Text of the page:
Time Out with Joe Sobchuk

Photo by Richard Rowe

If you are a big college football fan, you must have heard about the allegations made against the Oklahoma State football program by now. They range from paying the players and fabricating grades to much more serious, illicit activities. These acts potentially played a large role in the program’s quick rise to power in the first decade of the 2000s, as the team went from perennial loser to Fiesta Bowl champions in about ten years. If the allegations are proven to be true, it will deal a severe blow to the integrity of college football.

I choose to believe the allegations, which are detailed in a Sports Illustrated special report, for a number of reasons. First, there is a great incentive to cheat, as the NCAA is very inconsistent in its punishments and there is a relatively short statute of limitations on infractions. This means that the chances of getting caught in time are low, and even if a team is caught, they may just get a slap on the wrist.

There is also a great competitive advantage to be gained by offering “benefits” to players, as this is one of the most attractive ways to land star recruits. Or, if many contemporary schools are doing it, a program must do it as well just to remain competitive on the field. Finally, the report contains testimonies from over sixty former players and staffers who were interviewed independently, giving the report a plethora of sources.

Others choose to dismiss the claims for different reasons. First, many of the interviewed players left the program on bad terms, so they may just be mudslinging for revenge. Second, several of those interviewed have since said that they were misquoted or taken out of context or have tried to retract their statements entirely. Third, ESPN has published an article that details a handful of minor inaccuracies present in the report. Finally, some people may not believe it because they refuse to let go of their idealized view of college football—which they’ve followed religiously since the time they were born—and see the reality of the scandal and corruption that surrounds it.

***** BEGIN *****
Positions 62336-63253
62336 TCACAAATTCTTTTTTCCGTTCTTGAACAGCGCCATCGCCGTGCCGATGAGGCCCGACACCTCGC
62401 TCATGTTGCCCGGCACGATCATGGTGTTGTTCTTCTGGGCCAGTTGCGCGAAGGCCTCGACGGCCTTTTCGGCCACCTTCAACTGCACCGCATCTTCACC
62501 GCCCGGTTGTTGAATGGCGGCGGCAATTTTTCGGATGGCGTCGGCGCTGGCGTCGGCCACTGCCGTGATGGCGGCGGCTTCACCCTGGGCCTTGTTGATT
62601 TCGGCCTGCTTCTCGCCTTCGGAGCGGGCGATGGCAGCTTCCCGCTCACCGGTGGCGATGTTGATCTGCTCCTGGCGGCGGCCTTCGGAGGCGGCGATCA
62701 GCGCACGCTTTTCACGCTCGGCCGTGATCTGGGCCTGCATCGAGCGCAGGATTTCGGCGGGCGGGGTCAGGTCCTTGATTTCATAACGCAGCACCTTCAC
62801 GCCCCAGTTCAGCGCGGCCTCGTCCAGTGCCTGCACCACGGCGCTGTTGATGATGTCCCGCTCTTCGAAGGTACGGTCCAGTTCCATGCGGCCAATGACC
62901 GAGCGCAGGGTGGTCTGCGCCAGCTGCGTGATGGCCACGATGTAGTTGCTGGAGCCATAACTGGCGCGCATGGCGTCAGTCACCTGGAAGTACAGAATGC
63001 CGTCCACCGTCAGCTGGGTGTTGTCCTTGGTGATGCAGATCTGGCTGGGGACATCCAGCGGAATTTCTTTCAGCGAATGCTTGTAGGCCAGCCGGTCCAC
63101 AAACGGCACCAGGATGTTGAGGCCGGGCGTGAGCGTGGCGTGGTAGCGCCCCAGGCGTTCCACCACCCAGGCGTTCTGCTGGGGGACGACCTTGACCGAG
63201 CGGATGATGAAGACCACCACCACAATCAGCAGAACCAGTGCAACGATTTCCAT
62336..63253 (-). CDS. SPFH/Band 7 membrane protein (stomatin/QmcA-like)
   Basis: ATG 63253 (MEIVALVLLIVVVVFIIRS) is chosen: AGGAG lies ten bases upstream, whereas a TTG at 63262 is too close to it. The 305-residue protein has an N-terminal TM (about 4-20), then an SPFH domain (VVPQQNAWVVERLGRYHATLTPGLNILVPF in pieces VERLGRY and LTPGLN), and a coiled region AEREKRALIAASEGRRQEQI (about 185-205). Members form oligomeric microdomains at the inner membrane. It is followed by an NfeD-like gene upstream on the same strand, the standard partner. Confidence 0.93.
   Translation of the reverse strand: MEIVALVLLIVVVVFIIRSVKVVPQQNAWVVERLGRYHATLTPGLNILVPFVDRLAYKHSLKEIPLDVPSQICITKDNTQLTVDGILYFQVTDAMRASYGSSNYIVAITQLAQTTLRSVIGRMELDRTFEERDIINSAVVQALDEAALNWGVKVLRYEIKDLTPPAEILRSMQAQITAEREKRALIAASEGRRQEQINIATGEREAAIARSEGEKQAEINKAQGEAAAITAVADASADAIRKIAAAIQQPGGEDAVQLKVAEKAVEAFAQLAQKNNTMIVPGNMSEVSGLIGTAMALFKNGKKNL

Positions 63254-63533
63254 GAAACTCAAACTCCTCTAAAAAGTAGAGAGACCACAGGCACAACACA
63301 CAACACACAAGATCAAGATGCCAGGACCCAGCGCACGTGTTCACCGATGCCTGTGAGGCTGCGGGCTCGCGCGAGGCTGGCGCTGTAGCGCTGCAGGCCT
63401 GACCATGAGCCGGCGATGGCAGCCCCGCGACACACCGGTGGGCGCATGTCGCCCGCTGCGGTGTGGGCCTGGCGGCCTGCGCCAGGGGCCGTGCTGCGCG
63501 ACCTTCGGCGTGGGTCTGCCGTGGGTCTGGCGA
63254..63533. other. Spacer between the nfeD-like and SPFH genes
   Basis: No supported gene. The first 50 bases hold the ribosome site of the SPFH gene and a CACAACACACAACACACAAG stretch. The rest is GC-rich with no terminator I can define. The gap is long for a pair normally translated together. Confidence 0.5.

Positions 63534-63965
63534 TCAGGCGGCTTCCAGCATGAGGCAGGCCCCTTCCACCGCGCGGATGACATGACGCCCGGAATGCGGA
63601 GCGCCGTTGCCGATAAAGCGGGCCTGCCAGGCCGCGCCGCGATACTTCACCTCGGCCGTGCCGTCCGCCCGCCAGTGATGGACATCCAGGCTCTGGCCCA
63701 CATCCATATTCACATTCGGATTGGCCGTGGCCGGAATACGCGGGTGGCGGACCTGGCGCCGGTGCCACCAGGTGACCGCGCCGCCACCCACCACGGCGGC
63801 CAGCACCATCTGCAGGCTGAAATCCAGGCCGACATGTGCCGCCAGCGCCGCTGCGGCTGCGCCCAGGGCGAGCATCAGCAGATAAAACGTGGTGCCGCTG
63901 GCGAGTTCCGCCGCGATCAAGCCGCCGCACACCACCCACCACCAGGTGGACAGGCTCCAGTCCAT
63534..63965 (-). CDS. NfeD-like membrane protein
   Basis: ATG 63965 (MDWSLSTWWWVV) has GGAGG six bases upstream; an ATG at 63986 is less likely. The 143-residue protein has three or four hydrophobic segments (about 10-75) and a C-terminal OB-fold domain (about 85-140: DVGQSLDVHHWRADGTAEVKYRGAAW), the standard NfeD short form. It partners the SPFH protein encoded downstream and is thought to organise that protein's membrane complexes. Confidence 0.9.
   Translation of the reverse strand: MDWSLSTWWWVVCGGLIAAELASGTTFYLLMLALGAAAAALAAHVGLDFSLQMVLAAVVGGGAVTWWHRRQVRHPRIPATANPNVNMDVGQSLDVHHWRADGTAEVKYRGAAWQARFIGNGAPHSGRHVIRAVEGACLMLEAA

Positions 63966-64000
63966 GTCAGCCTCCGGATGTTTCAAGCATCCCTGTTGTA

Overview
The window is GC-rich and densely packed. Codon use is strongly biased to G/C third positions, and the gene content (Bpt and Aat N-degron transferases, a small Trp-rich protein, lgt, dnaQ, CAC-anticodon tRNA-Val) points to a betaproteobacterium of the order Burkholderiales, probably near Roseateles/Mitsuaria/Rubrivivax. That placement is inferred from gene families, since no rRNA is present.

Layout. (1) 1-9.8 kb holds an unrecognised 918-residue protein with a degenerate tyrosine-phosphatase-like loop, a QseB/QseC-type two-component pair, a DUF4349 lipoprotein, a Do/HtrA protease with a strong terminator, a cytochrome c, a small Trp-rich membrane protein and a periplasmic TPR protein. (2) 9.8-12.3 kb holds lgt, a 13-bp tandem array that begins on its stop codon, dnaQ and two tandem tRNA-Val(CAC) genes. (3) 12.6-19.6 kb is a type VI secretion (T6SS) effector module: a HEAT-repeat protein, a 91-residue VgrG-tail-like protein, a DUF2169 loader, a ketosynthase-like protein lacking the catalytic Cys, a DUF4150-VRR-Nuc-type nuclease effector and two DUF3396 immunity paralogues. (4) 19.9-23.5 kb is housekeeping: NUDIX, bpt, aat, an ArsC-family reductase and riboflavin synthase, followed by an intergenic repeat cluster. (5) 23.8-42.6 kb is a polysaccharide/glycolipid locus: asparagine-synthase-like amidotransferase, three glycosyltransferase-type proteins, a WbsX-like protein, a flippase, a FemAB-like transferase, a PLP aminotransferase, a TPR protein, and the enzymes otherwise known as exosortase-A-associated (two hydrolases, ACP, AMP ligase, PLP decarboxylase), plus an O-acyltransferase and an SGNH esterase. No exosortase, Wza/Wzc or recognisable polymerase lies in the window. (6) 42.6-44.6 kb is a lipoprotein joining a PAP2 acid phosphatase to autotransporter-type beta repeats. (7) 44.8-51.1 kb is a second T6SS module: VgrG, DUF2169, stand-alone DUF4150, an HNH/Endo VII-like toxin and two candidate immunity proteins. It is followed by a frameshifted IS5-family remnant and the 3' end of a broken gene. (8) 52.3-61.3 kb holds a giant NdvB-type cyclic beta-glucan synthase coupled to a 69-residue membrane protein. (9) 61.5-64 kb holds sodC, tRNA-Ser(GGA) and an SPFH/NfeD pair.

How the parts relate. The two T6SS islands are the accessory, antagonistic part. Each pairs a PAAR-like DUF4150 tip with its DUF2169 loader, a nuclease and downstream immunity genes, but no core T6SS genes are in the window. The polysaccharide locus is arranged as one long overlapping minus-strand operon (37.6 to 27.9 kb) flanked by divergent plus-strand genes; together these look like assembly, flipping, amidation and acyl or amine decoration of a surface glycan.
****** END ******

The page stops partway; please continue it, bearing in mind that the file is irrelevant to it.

The allegations should be troubling to college students, fans, taxpayers and collegiate athletes of all sports. Students should feel cheated, as the report claims that OSU football players received A’s in classes they never attended while OSU personnel completed the coursework for them. The football players just breeze through their academics while other students must struggle with their ever-demanding workloads.

Fans of all teams should feel less trusting of their own programs, because who’s to say that their teams are not doing similar things in order to stay competitive, as the report implies? In the eyes of football programs, the risk of getting caught is outweighed by the success that this type of cheating can bring.

Taxpayers (at least in states such as Georgia with competitive football programs) and athletes should both be concerned about the money, but for different reasons. Taxpayers probably do not want their money to go towards paying amateur athletes to gain a competitive advantage. And if I were an athlete in another sport, I would see every dollar paid to football players as a dollar that my sport will never see.

Finally, football players at other schools with similar “benefits” should also be concerned. At Oklahoma State, athletes were brought to the school with the sole intention of playing football and did not focus on getting an education. This may sit fine with the players, but only as long as they are still in college and healthy. As soon as they get injured or graduate, they are alone, uneducated and unable to fall back on the football program that took care of everything for them.

If the allegations are true, it will just be the latest scandal in a long line of corruption in college football. Drastic measures may have to be taken before it gets any worse.

The most severe measure would be to abolish college football entirely, but that is a solution that very few people would ever want to see. Another option is to abolish the NCAA and establish a new entity that is better at keeping corruption in check. Finally, perhaps the most popular proposal is to just pay the players, though that is a debate that has been covered in a Time Out before and has a myriad of rational arguments on both sides (I am personally against it). But until a solution is found, scandals like this will continue to stain the sport of college football.